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Published on October 18th, 2019 | by Tina Casey

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Hostage-Taking New Tactic In Offshore Natural Gas Pipeline Wars

October 18th, 2019 by  


Wow, they’re not kidding around in the Empire State. The energy company National Grid is claiming that New York’s decision to nix a new natural gas pipeline has resulted in a gas shortage, and they can’t provide gas hookups to hundreds of buildings in New York City and elsewhere. Now it looks like New York Governor Andrew Cuomo has just called their bluff, which brings up the question: was there ever really a shortage?

offshore natural gas pipeline

A proposed new offshore natural gas pipeline would cross Raritan Bay, from New Jersey to New York City (map via NYS DEC).

Natural Gas Pipelines & Building Electrification

To be clear about the motives here, the moratorium in New York State is not related to the building electrification movement.

The electrification trend has to do the small but growing number of cities that are denying natural gas hookups to new buildings. They are racing to meet their renewable energy goals and, more recently, jumping at the chance to transition into money-saving renewable energy opportunities.

The construction industry also seems to be a big fan, as electrification relieves builders from the extra permit process. Individual building owners are also tuning into the idea that all-electric is cleaner and safer.

What’s going on in New York State is a whole ‘nother kettle of fish. Far from involving a renewable energy goal, it involves building a new natural gas pipeline to bring more fossil fuel to more of the energy consuming public.

What’s Up With The Williams Natural Gas Pipeline?

The pipeline in question is a natural gas pipeline proposed by the Oklahoma-based firm Williams under the name of “Northeast Supply Enhancement Project.”

The $1 billion, 23-mile offshore gas pipeline project would expand the existing Transco pipeline. It would bring natural gas originating from points west to the shores of New Jersey, and from there underneath the waters of the Raritan Bay and over to the Rockaways in New York City.

Williams argues that the fresh supply of gas is needed to replace heating oil, which New York City is trying to ditch.

However, if you caught that thing about offshore gas pipeline, so did the New York State Department of Environmental Conservation.

Earlier this year the agency reviewed Williams’s application to build the pipeline. On May 15 it announced the verdict: Nope.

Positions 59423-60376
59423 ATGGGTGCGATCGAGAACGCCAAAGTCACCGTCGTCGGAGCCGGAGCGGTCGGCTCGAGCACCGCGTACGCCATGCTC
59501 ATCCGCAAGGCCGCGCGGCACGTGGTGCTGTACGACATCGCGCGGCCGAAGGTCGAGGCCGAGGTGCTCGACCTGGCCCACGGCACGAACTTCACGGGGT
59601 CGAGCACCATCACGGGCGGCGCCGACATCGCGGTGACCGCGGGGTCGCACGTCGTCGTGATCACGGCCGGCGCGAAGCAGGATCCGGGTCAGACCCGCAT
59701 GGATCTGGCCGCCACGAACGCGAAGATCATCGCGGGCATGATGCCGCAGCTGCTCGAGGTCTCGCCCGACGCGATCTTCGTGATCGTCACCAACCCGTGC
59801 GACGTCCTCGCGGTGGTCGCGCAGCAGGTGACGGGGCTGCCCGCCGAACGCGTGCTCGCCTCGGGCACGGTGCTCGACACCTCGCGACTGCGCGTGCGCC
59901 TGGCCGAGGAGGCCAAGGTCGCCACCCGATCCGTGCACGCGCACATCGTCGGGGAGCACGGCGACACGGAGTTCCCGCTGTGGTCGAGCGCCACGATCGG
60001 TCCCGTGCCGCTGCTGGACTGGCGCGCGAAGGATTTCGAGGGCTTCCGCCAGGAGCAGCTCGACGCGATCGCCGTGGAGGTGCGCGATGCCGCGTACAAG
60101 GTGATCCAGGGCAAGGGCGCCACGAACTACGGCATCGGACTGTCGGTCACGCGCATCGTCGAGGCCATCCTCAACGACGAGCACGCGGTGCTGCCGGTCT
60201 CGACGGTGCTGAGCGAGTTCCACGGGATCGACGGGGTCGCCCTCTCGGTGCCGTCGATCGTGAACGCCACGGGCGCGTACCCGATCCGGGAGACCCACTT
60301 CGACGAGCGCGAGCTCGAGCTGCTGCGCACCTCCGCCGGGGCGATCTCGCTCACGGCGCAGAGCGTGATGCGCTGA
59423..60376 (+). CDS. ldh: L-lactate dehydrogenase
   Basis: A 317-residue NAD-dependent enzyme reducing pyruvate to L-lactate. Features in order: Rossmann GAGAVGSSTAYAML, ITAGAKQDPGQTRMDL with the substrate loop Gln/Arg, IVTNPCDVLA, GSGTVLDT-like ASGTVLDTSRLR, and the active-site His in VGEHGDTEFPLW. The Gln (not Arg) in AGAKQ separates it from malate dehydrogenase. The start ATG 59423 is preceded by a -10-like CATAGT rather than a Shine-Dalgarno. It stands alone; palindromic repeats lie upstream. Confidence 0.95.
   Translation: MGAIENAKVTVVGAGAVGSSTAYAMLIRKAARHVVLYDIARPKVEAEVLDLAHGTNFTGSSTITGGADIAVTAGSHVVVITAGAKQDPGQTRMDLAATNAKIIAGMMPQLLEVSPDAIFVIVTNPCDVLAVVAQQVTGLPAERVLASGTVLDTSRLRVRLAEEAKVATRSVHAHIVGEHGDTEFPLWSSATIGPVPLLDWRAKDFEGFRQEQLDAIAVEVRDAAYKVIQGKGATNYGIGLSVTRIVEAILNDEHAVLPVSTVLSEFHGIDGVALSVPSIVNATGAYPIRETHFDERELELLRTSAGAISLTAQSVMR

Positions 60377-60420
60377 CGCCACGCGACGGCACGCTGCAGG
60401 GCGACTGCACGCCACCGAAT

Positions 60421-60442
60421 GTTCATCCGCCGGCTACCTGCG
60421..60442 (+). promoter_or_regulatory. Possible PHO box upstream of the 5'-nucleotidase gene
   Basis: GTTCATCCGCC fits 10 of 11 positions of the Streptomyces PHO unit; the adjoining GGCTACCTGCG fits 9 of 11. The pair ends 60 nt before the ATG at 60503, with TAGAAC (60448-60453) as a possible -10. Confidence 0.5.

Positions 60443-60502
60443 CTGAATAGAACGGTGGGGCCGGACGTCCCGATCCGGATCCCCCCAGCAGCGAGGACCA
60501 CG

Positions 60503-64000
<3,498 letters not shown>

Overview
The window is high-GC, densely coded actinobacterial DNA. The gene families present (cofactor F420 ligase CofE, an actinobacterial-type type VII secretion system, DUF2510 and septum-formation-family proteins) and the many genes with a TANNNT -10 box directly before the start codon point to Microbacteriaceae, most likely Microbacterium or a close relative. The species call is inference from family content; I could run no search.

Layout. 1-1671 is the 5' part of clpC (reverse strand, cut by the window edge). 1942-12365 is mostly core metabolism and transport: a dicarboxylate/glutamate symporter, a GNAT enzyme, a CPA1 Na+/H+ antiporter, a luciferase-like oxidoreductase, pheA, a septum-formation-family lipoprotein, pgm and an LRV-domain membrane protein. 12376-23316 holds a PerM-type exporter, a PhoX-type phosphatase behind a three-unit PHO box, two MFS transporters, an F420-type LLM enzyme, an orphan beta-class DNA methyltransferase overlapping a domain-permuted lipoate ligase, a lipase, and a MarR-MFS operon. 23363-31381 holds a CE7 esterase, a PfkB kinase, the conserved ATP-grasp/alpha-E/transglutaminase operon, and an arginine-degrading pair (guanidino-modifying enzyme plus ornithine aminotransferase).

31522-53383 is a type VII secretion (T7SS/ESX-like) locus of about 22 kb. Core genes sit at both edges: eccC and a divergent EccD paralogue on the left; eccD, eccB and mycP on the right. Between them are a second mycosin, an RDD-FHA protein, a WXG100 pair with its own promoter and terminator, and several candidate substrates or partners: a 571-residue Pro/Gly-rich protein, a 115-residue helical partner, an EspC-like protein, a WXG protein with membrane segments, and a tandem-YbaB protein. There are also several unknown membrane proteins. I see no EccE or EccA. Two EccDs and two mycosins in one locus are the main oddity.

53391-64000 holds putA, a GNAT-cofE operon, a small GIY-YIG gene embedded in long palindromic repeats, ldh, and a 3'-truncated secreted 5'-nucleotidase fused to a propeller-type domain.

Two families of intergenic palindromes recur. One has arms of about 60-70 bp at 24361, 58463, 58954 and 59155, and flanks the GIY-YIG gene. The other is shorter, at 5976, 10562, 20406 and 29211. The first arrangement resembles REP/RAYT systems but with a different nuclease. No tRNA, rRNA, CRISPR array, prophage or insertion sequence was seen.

DEC denied the construction permit upon determining that the new new pipeline would “result in water quality violations and fails to meet New York State’s rigorous water quality standards.”

In particular, DEC nailed the project for digging up old sediments, resulting in the “re-suspension of sediments and other contaminants, including mercury and copper.”

Then there’s the disturbing of the shellfish beds and other “benthic resources,” but at this point who’s counting?

Hostage-Taking & The Williams Pipeline

Apparently National Grid didn’t read the fine print. As of August the company was still holding on to a backlog of 2,600 new gas hookups in Brooklyn, Queens, and other parts of Long Island.

That figure includes businesses as well as residences that previously had a hookup but which were undergoing renovation.

And, apparently Governor Cuomo is having none of it. Last week, Cuomo announced that he was ordering National Grid to get those hookups done, pipeline or no pipeline.

CBS2 TV is taking credit for drawing the Governor’s attention to the hookup issue last summer, through its “pipeline pawns” series. With the cold weather approaching, it’s no time for fooling around.

Good work, Marcia Kramer!

What’s Next For The New Gas Pipeline

The Brooklyn Eagle has also been all over the pipeline story and has reported that the Governor has launched an investigation into National Grid’s claims of a a looming natural gas shortage in New York City.

If they made the whole thing up, there could be trouble.

Meanwhile, New Jersey isn’t having any of it, either.

Last June, New Jersey DEP took a look at the proposal and also said nope.

On the other hand, both New Jersey and New York left Williams with some wiggle room to reapply, so it ain’t over ’til it’s over.

CleanTechnica is reaching out to some of the no-pipeline peeps for the latest update, so stay tuned for more on that.

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Image: New York State Marine and Coastal District via NYS DEC. 
 
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About the Author

specializes in military and corporate sustainability, advanced technology, emerging materials, biofuels, and water and wastewater issues. Tina’s articles are reposted frequently on Reuters, Scientific American, and many other sites. Views expressed are her own. Follow her on Twitter @TinaMCasey and Google+.



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